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Monday, May 26, 2014

Crushers versus Rippers

[All the thoughts expressed in this blog are completely my own, and most likely are not backed by scientific discovery in any possible way.]

I find it very interesting to learn about the way that some animals are more asymmetric than you would imagine.

Take humans as a first example.  Most of us have a lot of body parts of two when we are born:  two arms; two legs; two eyes; etc.   We have a few parts of one, but I think they are outnumbered by all of the pairs.  We also have some organs which have a pair or are separated into two lobes.

When we use these pairs to work, we eventually develop a dominant side.  This side is the one which allows us to make physical motions in the most efficient manner.

Many of us have watched toddlers try and catch, throw or hit a ball.  When you throw the ball in the air, after considerable repetition, most toddlers will develop a dominant side.  They catch the ball with one hand, and they may even throw it back with the same one.  If you start tossing them a ball to hit with one of those huge plastic bats, the parents may position the child in their dominant batting stance so they can guide them from behind, showing them how to swing so they will be able to hit a few balls.  If that doesn't work, they may eventually switch to the other side in an attempt to increase the likelihood that the child has more consistency in hitting the ball.

I myself am right side dominant.  I can accomplish tasks more powerfully when I approach them from a right side perspective.  I throw right handed, I usually bat right handed, I golf right handed, and my dominant leg is the right one when I play soccer.  However, I am left eye dominant in several situations such as when I bat lefty, kick with my left foot (quite useful when playing any position), and I can throw with my left hand, but without very much power.  There is as much accuracy, but not very much UMPHOOF. 

I did not do any real shooting before I joined the military, but the instructors told me pretty quickly that my left eye was the one that needed to do all the aiming.

When using the pistol I tried to follow their guidance on shutting my left eye to align the target with the sights on the gun, but I could not hit center mass.   They gave me a cardboard cylinder from a paper towel roll and had me look through the cylinder towards the target with both eyes open.  The target was rather fuzzy, but I could see it.  First they told me to close my left eye, which is quite difficult for me to do without scrunching up my face into a Popeye-like squint.  The target had disappeared, and the facial muscles in my cheek were exhausted from the efforts.  Then I repeated the process with my right eye closed, and I could see the target clearly.  Shooting with my right eye closed increased my accuracy, and was less difficult for my right cheek muscles to accomplish.  The rifle was a whole different story, as I had to shoot with my left hand, but I did qualify.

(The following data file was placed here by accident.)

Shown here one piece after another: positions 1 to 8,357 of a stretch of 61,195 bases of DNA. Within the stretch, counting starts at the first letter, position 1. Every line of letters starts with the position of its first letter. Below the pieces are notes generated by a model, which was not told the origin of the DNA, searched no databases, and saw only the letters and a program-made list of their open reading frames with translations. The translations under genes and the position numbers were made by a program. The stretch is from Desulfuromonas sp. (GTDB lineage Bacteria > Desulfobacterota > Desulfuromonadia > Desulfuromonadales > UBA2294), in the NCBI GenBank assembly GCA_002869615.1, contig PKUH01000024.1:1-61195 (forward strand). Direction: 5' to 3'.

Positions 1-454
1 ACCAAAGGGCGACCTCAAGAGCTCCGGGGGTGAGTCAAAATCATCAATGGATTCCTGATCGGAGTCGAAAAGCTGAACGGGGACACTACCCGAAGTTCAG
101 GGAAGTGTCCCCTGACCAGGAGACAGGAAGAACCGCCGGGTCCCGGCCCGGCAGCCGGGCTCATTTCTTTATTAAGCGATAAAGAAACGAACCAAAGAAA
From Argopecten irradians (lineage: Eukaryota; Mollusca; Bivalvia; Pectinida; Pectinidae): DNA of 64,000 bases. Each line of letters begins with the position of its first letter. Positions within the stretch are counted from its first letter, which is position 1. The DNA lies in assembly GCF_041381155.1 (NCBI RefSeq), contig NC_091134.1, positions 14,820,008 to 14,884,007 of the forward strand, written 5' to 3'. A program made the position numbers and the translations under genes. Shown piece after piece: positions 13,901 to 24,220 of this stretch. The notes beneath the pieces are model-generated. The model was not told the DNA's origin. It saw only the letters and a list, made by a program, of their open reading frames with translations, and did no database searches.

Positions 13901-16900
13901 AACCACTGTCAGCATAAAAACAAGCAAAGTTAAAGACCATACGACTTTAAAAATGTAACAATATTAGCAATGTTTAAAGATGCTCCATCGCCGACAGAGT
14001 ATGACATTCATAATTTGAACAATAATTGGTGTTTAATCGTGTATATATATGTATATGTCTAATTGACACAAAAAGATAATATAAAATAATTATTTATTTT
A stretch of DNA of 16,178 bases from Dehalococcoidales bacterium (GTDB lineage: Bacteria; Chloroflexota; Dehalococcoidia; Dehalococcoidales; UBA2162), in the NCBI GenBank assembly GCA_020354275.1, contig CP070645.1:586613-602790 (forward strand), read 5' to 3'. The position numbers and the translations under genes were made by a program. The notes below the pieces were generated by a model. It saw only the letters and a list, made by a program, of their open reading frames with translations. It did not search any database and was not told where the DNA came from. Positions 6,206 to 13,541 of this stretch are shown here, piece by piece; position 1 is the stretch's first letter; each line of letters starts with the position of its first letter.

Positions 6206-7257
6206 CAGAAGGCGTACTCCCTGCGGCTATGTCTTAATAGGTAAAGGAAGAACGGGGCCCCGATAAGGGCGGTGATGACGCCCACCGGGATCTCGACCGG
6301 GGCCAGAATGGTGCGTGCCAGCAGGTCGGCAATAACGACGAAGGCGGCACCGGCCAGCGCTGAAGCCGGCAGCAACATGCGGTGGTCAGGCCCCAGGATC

Back to the connection to the sea you all have been waiting for.  My grandparents lived on an island, and my brother and I both inherited our grandpa's love of the sea.  He started fishing as a teenager, and continued this practice for 60 more years.

When they retired, my grand parents moved to the small summer home they built on an island. Grandpa got a non commercial lobster license that allowed him to put out ten lobster pots. 

We would help him to harvest the lobsters and rebait the pots before he threw them back in the water.  When we ate our luscious dinner later that night, I wondered why the crusher claw tasted so good while the other claw was chalky and distasteful. The claw with more powerful muscles was the crusher, while the chalky one was meant for more deliberate and delicate work. 

I am not a biologist, so I don't know the full story on why these critters have such a profoundly asymmetrical development, but I do know that it results in two large claws with very different jobs (unlike its caribbean cousin).  The lobsters in the tropical climes have much larger tails, less prominent claws and giant antennae, which you can see in the link above.

I would imagine that the left eye dominant critters have the crusher on the left side when viewed from above, while the right eye dominant mud bugs display their crusher on the right. 
This photo shows a live blue lobster on top of his other North American Lobster friends.

But our northern mud bugs have different claws designed for different purposes.  The beautiful blue baby pictured above is a left hander.  You can tell this by the shorter but more bulky left claw.  This appendage is the crusher.  It has more power because it has to hold on to its prey.  The right hand claw is the ripper.  It shreds the food into edible sized pieces.

In my personal and professional relationships, I am perpetually the crusher. When you need someone to bring the hammer down, bring in the crusher.  If you need a bulldog to fix something quickly, bring in the crusher.  If you need to have a detailed analysis completed very thoroughly, the crusher is the best choice.  
If you want something done which doesn't require the wrecking ball mentality, you need the ripper. Rippers are the more delicate and deliberate partners. They work slowly and methodically.